fectly, and we soon reached and relived the brigade, as directed. We had tolerable breast-works, from which General Cox had driven the enemy. The enemy's main works were about 300 yards to our front, and they partially enfiladed ours on the right. General Harker having received a severe wounded from a hostile shell. Colonel Bradley assumed command and directed me to move forward to relieve what was thought to be one of General Cox's regiments, which was holding a parallel crest a few roads to the front. My line passed quickly, under a severe fire of artillery and small-arms, and occupied the crest, although there were only a few skirmishers here to relieve. I soon after received a severe flesh wound in my arm, which, from the loss of blood, obliged me to turn the command over to Lieutenant-Colonel Morre. I remained near it, and when it was relived with it. Since then I have either been in command of a demi-brigade. My losses in this engagement were 5 men killed and 51 wounded, 6 of them mortally.
My whole losses, 2 officers wounded, 14 men killed, and 91 wounded, 10 of them mortally.
Very respectfully, your obedient servant,
Colonel 125th Ohio Volunteer Infantry.
Captain E. G. WHITESIDES,
Acting Assistant Adjutant-General.
Report of Lieutenant Colonel David H. Moore, One hundred and Twenty-fifth Ohio Infantry, of operations May 14-September 8.
HEADQUARTERS 125TH OHIO VOLUNTEERS,
Atlanta, Ga., September 12, 1864.
Captain: I have the honor to submit the following report of the One hundred and twenty-fifth Regiment Ohio Volunteers from the 14th day of May, when I took command (Colonel Opdycke having been severely wounded), to the 8th day of September, 1864, when it went into camp near Atlanta, Ga., at the close of the summer's campaign:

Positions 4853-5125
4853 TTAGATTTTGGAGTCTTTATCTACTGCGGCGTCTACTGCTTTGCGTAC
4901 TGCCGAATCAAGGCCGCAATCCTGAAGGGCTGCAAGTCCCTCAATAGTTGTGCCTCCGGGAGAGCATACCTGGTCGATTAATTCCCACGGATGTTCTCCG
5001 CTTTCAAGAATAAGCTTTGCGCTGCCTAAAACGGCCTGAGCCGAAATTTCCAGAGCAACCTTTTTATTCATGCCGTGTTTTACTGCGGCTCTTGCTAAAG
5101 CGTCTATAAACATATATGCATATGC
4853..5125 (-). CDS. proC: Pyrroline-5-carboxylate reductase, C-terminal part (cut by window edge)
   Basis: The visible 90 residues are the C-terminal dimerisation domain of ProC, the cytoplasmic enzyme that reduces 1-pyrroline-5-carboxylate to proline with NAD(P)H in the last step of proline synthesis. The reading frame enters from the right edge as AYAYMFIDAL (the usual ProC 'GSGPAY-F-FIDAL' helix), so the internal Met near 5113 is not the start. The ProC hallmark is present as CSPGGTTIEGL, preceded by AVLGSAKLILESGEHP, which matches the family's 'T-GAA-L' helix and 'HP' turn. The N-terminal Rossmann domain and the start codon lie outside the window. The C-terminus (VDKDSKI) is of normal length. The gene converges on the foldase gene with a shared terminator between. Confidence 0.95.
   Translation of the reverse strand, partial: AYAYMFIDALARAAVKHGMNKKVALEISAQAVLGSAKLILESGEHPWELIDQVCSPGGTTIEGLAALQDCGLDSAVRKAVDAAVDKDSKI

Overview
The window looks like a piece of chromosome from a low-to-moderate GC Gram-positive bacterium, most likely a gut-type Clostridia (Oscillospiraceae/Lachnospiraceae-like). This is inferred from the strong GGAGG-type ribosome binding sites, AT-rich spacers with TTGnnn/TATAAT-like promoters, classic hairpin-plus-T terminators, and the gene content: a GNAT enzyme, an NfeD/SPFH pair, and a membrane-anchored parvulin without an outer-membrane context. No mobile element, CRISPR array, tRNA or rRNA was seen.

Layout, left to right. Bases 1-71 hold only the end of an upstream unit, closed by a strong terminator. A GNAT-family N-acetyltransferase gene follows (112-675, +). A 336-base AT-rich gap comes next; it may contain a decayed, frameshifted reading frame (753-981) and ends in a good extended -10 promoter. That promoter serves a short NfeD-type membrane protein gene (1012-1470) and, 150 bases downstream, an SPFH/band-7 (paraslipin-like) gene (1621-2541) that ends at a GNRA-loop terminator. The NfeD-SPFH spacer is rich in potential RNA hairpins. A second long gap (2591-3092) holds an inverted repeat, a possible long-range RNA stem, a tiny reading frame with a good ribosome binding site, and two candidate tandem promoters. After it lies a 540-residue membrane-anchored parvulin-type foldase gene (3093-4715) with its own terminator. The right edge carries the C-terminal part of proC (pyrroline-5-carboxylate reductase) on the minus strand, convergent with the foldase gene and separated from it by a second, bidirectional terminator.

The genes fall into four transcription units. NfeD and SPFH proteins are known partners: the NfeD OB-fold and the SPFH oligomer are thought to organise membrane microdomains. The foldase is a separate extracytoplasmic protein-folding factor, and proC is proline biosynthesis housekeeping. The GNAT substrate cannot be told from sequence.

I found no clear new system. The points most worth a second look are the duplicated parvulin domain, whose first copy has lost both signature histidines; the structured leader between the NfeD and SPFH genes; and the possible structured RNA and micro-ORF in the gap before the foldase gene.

May 15, the regiment having been heavily engaged yesterday, retired to a commanding position in rear of the front line, and threw up strong earth-works. May 16, the enemy evacuated during the night. The One hundred and twenty-fifth joined in the pursuit at daylight, passed through Resaca at 9.30 a. m., pressed the enemy closely, and bivouacked at dark near Calhoun. May 17, recommenced pursuit at 7.30 a. m., and moved forward rapidly till 5 p. m., when a brisk skirmish ensued with the enemy's rear guard, which lasted till after dark. May 18, marched at 9 a. m. one mile to Adairsville, rested till 1 p. m., marched three miles toward Kingston, and bivouacked, the One hundred and twenty-fifth Ohio Volunteers having captured 4 prisoners during the day. May 19, marched two and a half miles beyond Kingston, encountered the enemy in force, and rested on arms during the night. May 20, went into camp three miles southeast of Kingston, where we were allowed to remain, the men resting, washing clothes, &c., during the 21st and 22nd ultimo. As
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